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Microorganisms that produce enzymes active on biodegradable polyesters are ubiquitous

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Biodegradability standards measure ultimate biodegradation of polymers by exposing the material under test to a natural microbial inoculum. Available tests developed by the International Organization for Standardization (ISO) use inoculums sampled from different environments e.g. soil, marine sediments, seawater. Understanding whether each inoculum is to be considered as microbially unique or not can be relevant for the interpretation of tests results. In this review, we address this question by consideration of the following: (i) the chemical nature of biodegradable plastics (virtually all biodegradable plastics are polyesters) (ii) the diffusion of ester bonds in nature both in simple molecules and in polymers (ubiquitous); (iii) the diffusion of decomposers capable of producing enzymes, called esterases, which accelerate the hydrolysis of esters, including polyesters (ubiquitous); (iv) the evidence showing that synthetic polyesters can be depolymerized by esterases (large and growing); (v) the evidence showing that these esterases are ubiquitous (growing and confirmed by bioinformatics studies). By combining the relevant available facts it can be concluded that if a certain polyester shows ultimate biodegradation when exposed to a natural inoculum, it can be considered biodegradable and need not be retested using other inoculums. Obviously, if the polymer does not show ultimate biodegradation it must be considered recalcitrant, until proven otherwise.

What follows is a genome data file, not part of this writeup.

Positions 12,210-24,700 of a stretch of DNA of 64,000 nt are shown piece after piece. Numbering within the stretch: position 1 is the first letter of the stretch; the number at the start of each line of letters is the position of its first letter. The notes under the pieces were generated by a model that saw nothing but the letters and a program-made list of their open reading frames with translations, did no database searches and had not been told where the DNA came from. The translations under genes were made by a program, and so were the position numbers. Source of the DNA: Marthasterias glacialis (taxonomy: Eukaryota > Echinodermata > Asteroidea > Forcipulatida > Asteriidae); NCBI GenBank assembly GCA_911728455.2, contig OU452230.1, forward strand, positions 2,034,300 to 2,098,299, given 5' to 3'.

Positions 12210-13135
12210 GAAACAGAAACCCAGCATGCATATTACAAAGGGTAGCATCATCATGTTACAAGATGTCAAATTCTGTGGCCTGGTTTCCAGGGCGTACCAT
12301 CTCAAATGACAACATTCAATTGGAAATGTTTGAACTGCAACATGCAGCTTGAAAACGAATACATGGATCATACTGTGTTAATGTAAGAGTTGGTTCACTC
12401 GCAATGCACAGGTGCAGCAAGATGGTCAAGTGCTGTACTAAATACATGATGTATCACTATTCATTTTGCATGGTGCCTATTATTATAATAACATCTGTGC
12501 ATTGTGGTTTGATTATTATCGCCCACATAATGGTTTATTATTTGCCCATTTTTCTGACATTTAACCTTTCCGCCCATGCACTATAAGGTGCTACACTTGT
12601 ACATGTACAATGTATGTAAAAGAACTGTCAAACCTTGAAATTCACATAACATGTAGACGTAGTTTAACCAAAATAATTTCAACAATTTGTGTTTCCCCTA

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Many thanks to Prof. Lucia Gardossi for useful discussions and advice.


No funding was received for conducting this study.

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Authors and Affiliations



FDI: conceptualization, investigation, writing—original draft preparation, writing—review & editing); T.B.: writing—review & editing; S.C.: investigation, writing—original draft preparation, writing—review & editing; E.E.: Writing—review & editing; M.P.: supervision, writing—review & editing; A.Pe.: investigation, writing—original draft preparation; A.Pi.: investigation, conceptualization, visualization, writing—original draft preparation, writing—review & editing; M.T.: Writing—review & editing.

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Correspondence to Francesco Degli-Innocenti.

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The authors declare that they work for a company that produces biodegradable plastics.

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Degli-Innocenti, F., Breton, T., Chinaglia, S. et al. Microorganisms that produce enzymes active on biodegradable polyesters are ubiquitous. Biodegradation 34, 489–518 (2023).

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